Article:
I’m tired of having to explain that I’m broke. I understand that I don’t owe anyone an explanation. The fact that I feel that I do probably says more about my own boundaries than anything else. But the truth is that I’m a woman raised in this culture, and I do so often feel that I have to explain myself. Especially when I’m inundated by home sales people, fundraisers, and events- none of which I can afford.
And the things is that I probably don’t seem broke. That could be because I’m a veritable master of making a dollar stretch. I’m savvy and thrifty and able to figure out how to keep meeting my family’s needs, even when most nights will find me sitting down with a pen, paper, and calculator figuring out how much longer I have until this house of cards falls down. And the thing of it is that I didn’t entirely put myself in this situation. Trusting the wrong person- a poor choice, I know- put me deep into financial struggle, and it’s added stress when I have to explain to people that I would love to do this event or buy that piece of art in support of their work or support this fundraiser, but if I do so, I may not be able to pay my electric bill. Or the rent. Or any number of things I have to pay.
It’s humiliating in the extreme. Honestly, I try not to have to explain this. I try, in fact, to simply decline the invitation without explanation. Oftentimes, I find that I am inundated with requests that only stop when I admit that I just don’t have the available funds. That statement comes with this heavy load of shame because I feel that I should have the funds and don’t. The things I’m not able to afford to do or to buy could fill volumes.
My thriftiness lately has included consignment sales, donating plasma, and participating in paid research to keep the wolf from the door. It’s involved turning the heat down until its icy when my kids aren’t home because it doesn’t matter if I’m cold if they’re not. It involves doing whatever I can to make sure that they don’t feel just how tight things are while looking for the jobs and resources to end this constant worry about funds. This isn’t a bid for pity. I love that I’m a resourceful person and able to do what it takes to survive. But that doesn’t mean that I want it widely known.
Of course, here I am: publicly writing about it. But I do so because I know I’m not the only one to experience this struggle and the deep embarrassment that often accompanies it. The truth is that there are days I’m not successful at keeping up my optimism and find myself drowning in stress. Other times, envy creeps in when I see so many people doing just fine while I’m struggling to keep my head above water. Or I’ll hear people complain about being broke who have no idea just how good they’ve got it. In the meantime, my heart aches a little because their father can provide them with things that I simply can’t right now. And while I know my situation is temporary, the barrage of sales requests simply heightens my anxiety.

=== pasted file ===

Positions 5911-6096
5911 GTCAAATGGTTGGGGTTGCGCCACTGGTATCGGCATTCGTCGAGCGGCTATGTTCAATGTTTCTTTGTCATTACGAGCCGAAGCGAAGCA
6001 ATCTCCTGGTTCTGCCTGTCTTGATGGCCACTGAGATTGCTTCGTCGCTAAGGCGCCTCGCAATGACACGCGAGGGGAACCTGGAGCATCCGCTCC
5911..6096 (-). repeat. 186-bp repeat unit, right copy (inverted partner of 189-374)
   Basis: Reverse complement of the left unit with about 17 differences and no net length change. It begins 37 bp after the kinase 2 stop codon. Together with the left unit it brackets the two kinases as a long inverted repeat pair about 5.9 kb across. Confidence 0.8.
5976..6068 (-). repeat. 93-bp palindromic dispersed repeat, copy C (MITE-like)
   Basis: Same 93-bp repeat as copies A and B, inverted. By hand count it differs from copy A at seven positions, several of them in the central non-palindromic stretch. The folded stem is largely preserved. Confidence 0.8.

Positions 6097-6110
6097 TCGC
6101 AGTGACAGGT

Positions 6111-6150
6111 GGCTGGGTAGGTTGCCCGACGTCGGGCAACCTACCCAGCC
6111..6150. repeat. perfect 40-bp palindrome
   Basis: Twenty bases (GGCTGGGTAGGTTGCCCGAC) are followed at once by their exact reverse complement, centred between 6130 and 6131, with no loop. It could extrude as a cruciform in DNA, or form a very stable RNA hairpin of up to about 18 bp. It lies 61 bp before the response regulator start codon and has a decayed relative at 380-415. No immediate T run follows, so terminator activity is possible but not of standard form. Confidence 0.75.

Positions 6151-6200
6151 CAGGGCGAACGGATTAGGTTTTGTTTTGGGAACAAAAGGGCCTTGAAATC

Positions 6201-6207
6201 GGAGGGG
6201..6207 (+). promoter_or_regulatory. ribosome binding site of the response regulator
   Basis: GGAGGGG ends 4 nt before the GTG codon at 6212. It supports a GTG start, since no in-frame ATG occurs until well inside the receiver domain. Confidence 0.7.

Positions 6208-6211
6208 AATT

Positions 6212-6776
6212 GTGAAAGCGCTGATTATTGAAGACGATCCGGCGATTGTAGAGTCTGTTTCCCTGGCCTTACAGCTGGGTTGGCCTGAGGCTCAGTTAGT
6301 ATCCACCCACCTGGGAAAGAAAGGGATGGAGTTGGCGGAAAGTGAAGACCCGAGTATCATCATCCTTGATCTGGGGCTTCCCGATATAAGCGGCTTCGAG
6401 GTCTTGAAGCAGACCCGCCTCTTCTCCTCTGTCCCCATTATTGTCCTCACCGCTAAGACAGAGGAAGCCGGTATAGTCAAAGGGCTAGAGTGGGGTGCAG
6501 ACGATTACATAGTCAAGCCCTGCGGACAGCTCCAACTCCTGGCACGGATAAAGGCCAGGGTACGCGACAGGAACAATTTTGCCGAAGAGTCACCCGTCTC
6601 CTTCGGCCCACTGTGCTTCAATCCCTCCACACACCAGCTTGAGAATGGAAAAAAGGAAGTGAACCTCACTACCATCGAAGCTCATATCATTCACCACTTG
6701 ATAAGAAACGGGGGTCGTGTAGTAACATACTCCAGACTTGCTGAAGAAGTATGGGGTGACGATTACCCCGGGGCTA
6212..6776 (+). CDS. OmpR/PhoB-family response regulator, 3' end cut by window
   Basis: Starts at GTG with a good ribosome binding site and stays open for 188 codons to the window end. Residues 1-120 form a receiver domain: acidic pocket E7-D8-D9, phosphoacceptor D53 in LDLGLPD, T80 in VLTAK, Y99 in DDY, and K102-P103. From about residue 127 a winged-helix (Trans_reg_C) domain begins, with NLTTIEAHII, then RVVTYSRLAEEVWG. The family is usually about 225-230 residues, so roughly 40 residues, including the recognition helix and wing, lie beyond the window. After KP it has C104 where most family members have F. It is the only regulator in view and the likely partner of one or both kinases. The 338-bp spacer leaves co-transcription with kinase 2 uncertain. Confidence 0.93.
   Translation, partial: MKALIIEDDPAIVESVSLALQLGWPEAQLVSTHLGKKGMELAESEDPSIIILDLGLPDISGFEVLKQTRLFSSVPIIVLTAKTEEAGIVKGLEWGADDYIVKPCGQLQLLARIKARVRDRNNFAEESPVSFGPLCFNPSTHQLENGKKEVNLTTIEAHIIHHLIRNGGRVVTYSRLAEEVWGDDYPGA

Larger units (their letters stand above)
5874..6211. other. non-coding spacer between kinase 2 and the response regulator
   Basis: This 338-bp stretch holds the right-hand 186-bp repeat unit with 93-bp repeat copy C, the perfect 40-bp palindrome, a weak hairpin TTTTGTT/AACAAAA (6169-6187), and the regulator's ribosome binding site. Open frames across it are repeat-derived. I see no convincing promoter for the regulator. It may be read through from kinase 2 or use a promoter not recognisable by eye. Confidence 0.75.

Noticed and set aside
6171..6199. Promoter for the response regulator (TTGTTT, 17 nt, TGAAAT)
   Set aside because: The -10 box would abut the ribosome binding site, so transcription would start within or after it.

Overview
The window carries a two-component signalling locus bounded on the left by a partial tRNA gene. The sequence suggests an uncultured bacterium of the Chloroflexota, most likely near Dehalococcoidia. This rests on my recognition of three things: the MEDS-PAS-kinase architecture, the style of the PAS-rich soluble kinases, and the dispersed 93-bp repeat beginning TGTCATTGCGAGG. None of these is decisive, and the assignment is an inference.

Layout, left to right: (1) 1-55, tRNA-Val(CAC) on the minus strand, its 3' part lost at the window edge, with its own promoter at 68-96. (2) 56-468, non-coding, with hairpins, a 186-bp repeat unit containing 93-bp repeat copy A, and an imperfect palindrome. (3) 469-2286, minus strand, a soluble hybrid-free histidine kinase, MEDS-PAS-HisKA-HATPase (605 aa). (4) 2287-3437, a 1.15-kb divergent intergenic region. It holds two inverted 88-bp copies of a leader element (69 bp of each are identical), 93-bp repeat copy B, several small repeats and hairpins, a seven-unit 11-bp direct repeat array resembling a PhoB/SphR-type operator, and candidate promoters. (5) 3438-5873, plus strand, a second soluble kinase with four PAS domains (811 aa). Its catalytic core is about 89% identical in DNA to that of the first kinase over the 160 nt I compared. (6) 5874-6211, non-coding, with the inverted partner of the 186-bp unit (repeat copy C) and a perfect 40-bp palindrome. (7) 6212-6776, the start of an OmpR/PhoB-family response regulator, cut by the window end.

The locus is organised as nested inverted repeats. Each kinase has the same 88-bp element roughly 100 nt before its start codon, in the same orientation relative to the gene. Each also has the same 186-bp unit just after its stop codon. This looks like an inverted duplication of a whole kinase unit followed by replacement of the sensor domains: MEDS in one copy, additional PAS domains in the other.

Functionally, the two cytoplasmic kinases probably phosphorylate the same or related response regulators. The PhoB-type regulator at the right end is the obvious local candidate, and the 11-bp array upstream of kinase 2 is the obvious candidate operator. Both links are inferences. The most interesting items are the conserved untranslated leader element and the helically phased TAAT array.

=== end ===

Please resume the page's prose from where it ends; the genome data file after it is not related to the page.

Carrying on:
I’ve always been a resourceful person. When I filed for divorce, I had a baby, a toddler, and a home sales job that wasn’t bringing in a lot of income. I was able to relocate and start over then, and I know that I can do it now. I have pluck and grit, the two main qualities we need in a heroine in a story. It’s also quite useful in every day life when we’re required to be the heroes in our own lives. Because no one else is going to come along and save us, and once we accept that, we can get busy saving ourselves. That may mean taking on a side hustle or looking at ways to dramatically cut back our expenses. It’s not easy, but it’s possible.
We all go through financial struggles. Many families live paycheck to paycheck. Many of us can’t afford the extras, and it can be stressful to continue to decline requests when we’ve already said a polite “no, thank you.” No, I can’t afford to sign up for your sales team. Or to meet for an expensive concert. My budget involves breaking open a piggy bank for gas money; it doesn’t extend to splurging on a fundraiser or donating money to a worthy cause. And while we won’t always struggle for funds, our stress is exacerbated by pushy sales people and aggressive fundraisers during these tough times.
May this be your friendly Public Service Announcement: When it comes to sales of any kind, please take the first “no” that you hear. What’s on the other side of that no may be a yawning abyss of debt, struggle, and general hardship that no one wants to have to explain. We don’t want to have to tell you about the money that was borrowed that won’t be paid back or the mounting medical bills or the job loss that caused a difficulty. We don’t want to have share our private situations in order to decline what you’re offering. Ask once, and then go about your day. You can always check back at some future time, but persistent attempts may only make someone’s struggle all the more difficult.